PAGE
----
The group finally arrives at Atlas, where the citizens reside atop a majestic, massive rock floating above a smoggy city below. You could compare it to the aerial city of Tiphares in the cyberpunk manga series Alita: Battle Angel. All the airships are encircling the kingdom as if expecting an attack. Then a voice announces from the radio, “Mantle Five-One, welcome home.” Why is Atlas awaiting the heroes in this fashion? Did someone give them a heads-up?
After the song “Nevermore” plays over the credits, we get the post-credit scene, which shows Emerald Sustrai joining Mercury Black in the meeting room of Salem’s castle. The place still looks trashed from the events of the fourth episode, “So That’s How It Is.” Mercury has this strange look of horrified shock on his face as he looks down from the shattered windows. Emerald starts to say something to him, but then she looks outside, her expression immediately echoing Mercury’s. What they’re witnessing is Salem summoning a Beringel, a Grimm gorilla, from a pool of goop down below and forcing it to grow a pair of wings. Looking briefly contented, she lets it fly off to join a horde of winged Beringels perched on crags — a total The Wizard of Oz homage. Up in the castle Hazel Rainart joins Emerald and Mercury and says, “There’s an old saying. If you want something done right, do it yourself.” The final shot is Salem summoning swirls of goop from the pool, which covers the screen right as a Beringel emits a haunting screech.
Before I go any further, I want to point out the great number of arcs that filled this volume: Ruby Rose the Leader, silver eyes, Bumblebee, the Relic of Knowledge, Salem, Ozpin, Ruby and Qrow, Saphron and Terra, Emerald and Mercury, Argus. Suffice it to say, “Our Way” does its best to include all those arcs but ends up feeling unfocused in the process. We’re reminded that Ruby is the Harry Potter of this tale — an aspect that sometimes got lost over the past couple volumes — as she embraces her leadership of the heroes and relies on the power of love and friendship to fuel her silver eyes. I’m 99.9 percent certain Bumblebee is shipping, which is funny, because I didn’t see this coming before Volume 6. It turns into such a heartfelt storyline, and I can’t wait to see how it grows in the next volume. The rest of the arcs are forced to make do with small, unjust slices of time.
I wish we had seen Tyrian Callows and Arthur Watts one more time. In the ninth episode “Lost,” they were heading off to Atlas to whip up trouble (I truly thought they were going to be involved with Penny’s resurrection in the post-credit scene), but I guess we’ll have to wait a while longer to see them again. This is generally the problem that RWBY has with juggling so many antagonists. The underwhelming post-credit scene does nothing to alleviate matters.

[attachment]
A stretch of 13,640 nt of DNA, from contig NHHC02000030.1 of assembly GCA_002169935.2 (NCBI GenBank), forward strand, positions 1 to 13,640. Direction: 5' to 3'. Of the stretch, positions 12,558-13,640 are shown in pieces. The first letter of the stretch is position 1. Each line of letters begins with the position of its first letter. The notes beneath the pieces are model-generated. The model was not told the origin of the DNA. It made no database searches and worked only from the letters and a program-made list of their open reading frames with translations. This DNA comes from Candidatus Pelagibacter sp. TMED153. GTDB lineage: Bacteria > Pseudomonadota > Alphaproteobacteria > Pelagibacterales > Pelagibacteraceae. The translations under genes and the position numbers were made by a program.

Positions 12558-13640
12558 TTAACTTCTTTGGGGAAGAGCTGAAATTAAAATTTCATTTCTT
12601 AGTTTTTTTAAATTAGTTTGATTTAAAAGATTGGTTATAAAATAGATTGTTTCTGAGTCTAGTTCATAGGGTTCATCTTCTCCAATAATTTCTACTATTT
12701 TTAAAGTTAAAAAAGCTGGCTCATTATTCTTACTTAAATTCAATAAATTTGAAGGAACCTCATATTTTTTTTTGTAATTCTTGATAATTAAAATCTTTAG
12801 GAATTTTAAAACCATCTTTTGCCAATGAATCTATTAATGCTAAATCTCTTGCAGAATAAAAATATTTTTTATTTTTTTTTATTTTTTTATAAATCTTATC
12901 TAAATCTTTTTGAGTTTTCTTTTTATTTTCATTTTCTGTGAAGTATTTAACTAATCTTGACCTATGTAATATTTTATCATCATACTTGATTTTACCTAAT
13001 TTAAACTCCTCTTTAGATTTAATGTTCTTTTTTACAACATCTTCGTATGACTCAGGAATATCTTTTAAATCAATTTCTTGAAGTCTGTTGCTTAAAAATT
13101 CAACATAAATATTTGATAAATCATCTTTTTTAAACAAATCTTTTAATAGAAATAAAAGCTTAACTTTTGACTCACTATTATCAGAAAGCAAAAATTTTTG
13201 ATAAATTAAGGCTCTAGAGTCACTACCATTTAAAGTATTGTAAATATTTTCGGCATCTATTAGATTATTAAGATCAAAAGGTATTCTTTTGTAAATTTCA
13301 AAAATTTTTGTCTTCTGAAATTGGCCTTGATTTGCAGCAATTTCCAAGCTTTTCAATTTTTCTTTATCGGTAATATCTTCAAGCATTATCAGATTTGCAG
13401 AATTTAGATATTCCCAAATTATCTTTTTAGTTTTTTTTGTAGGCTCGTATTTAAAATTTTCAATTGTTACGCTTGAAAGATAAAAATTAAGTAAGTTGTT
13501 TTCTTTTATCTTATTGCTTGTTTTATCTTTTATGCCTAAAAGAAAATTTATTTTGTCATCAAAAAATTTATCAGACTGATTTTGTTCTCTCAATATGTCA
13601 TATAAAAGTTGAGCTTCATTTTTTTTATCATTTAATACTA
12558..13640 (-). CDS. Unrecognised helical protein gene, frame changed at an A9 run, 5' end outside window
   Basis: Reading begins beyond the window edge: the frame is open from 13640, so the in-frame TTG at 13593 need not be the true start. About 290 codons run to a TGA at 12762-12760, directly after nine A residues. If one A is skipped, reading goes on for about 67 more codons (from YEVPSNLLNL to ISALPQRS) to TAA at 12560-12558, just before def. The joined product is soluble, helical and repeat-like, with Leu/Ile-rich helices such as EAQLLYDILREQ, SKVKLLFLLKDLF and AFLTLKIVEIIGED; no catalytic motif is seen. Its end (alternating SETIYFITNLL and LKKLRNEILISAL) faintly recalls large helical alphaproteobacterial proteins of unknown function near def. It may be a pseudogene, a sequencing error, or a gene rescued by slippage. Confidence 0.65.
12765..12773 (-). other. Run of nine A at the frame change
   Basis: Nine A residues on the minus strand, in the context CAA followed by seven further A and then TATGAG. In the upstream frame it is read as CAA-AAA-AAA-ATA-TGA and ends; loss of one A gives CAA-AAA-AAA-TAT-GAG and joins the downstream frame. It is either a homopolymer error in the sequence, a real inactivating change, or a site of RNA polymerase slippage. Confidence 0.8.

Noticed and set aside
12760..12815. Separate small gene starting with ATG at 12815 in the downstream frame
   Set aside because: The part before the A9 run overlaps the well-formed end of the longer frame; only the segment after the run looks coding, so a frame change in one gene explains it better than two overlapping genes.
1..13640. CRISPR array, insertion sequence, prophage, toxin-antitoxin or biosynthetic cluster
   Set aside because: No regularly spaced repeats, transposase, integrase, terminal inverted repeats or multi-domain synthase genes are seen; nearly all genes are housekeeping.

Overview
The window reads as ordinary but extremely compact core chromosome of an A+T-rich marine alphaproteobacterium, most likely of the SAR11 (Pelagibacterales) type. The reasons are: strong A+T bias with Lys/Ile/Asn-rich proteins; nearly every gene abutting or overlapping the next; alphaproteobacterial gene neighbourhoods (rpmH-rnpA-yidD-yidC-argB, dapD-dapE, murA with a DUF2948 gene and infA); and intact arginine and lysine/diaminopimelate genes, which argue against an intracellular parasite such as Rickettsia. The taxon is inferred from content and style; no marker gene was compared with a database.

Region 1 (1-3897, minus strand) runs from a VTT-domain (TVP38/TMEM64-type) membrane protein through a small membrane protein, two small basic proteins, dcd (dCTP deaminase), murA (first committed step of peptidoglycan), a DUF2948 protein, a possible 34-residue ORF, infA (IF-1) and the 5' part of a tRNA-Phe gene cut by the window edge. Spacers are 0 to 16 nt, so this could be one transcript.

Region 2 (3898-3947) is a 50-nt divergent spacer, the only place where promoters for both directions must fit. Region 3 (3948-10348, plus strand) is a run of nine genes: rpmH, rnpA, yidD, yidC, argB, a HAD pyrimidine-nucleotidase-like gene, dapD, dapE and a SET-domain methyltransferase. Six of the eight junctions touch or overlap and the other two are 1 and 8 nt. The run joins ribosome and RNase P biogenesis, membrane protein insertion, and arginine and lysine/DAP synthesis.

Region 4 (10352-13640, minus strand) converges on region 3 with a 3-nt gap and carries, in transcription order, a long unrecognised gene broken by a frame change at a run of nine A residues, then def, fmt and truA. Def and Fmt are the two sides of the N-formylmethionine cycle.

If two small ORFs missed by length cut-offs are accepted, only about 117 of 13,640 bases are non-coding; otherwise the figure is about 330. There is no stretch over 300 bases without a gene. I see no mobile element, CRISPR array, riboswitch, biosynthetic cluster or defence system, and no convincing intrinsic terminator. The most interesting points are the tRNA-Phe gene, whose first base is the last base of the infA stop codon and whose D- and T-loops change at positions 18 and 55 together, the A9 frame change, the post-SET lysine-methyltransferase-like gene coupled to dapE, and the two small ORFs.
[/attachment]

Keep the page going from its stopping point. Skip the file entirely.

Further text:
Ruby’s memory montage is one of the best things I’ve seen in Volume 6. A few of the memories revolved around Penny, which was pleasantly surprising. It reinforced the deep level of emotion that existed between them, and I would love it if Penny was brought back to life. It would make for an interesting plot for her memories to be wiped so she would have to gradually recollect her friendship with Ruby.
The moonlight gleaming off everyone’s hair when the airship reaches Atlas is a small but notable piece of evidence that the animation is richer than ever this whole volume. Hearing those few seconds of “Indomitable” and the entirety of “Nevermore” has made me keen for the soundtrack’s release. And now I’m curious about what will transpire in Atlas. Will General James Ironwood return to the story, or anyone from Weiss’s family, like her siblings Winter and Whitley and her father Jacques? Will there be political tensions, considering Atlas’s militarist attitudes and the Schnee Dust Company’s notorious abuse of Faunus? What roles will Cinder, Neo, Tyrian, and Watts play once they arrive?
The critical part of my brain can’t help but nitpick the imperfections of “Our Way,” but really, this is generally a good episode to end such a compelling volume. Check out the next post if you want My 2 Cents on RWBY: Volume 6 as a whole.
Windup score: 88/100